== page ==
A few observations from Across the Pond:
Our neighborhood in South Kensington has a lot of schools. There’s the Ecole Charles de Gaulle a few streets over (surrounded by French bookstores), with the Imperial College of London just a stone’s throw from that. And I’ve walked by a lot of smaller language schools and even an art school on Queen’s Way. So we have a lot of students, and the neighborhood is quite relaxed, with lots of coffee shops where the students congregate — and smoke like chimneys! (Do American students smoke that much?) Our building is run by an outfit called FIE, which rents flats to various university programs. We have at least four schools represented in our building, including Boston University, and several others are supposed to show up next week.
This is first time I’ve been to London when I’ve actually felt like I LIVED in London. I’m still trying to do my job, with help from my well-flogged slaves highly trained interns back in the office, so I spend about four hours a day on the Web. We’ve been to plays and museums, including a really interesting trip to Temple, which is the heart of London’s legal world and has some great Knights Templar history surrounding it. I’ve been buying groceries at Waitrose and Tesco, with my little recyclable shopping bag, and I’ve been reading and trying to find something interesting to watch on the telly. (No cable, just public channels, and Four and Five run a LOT of American television series.)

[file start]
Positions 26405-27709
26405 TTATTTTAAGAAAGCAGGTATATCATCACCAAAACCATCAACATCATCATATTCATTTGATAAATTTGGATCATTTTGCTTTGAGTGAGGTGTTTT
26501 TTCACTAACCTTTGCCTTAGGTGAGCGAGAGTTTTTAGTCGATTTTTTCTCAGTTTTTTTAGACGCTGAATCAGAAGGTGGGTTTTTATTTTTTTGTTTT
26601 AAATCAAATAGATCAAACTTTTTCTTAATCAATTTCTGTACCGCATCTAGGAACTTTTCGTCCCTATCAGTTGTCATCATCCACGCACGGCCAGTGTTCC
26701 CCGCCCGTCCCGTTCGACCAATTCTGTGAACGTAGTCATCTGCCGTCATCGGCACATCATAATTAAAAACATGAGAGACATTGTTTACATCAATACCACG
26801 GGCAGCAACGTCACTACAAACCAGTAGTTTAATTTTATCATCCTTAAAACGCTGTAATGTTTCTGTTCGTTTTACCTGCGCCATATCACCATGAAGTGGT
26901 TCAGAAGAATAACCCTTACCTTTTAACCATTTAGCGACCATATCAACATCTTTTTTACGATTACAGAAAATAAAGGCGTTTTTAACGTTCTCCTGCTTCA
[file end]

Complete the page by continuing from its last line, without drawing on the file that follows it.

Food is fun here, with lots of ready-to-eat ethnic choices in the supermarkets. The scope of the British Empire can best be seen in its cuisine, which outside of fish-and-chips, clotted cream and the occasional Yorkshire pudding, is pretty global: chicken tikka, moussaka, samoyas, hummus, cous-cous and pita. Today for lunch we had onion bhirgy, sort of a knish. Delish. The deli counter at the local Waitrose is a thing of beauty, with its assortment of REAL cheeses, meats, salads and prepared meals. Although the dollar has made a few gains in the past week or so, we’re not eating out much because of the cost, and I’m not missing it.
I am relieved to report that there is no super-sizing in London, at least that I can see. No Big Gulp mentality here. (My sons think the definition of a great restaurant is all-you-can-drink refills.) It’s definitely made a difference in my consumption. Smaller portions and all the walking you normally do in the city has helped me lose probably ten pounds, so I’m going to have to rethink my American lifestyle.
The Brits are definitely more green-conscious than we are. Nearly all the washing machine soaps at Waitrose were rated “bio,” and there’s a real push for recycling even in our little building.
There’s a bank holiday next weekend, and the students will be gone, so we’re planning a trip southwest to Cornwall, which is supposed to be very beautiful and pastoral. This weekend we’ll go to the National Theatre for a production of “Fram” and I aim to stroll over to the V&A Museum for a few hours.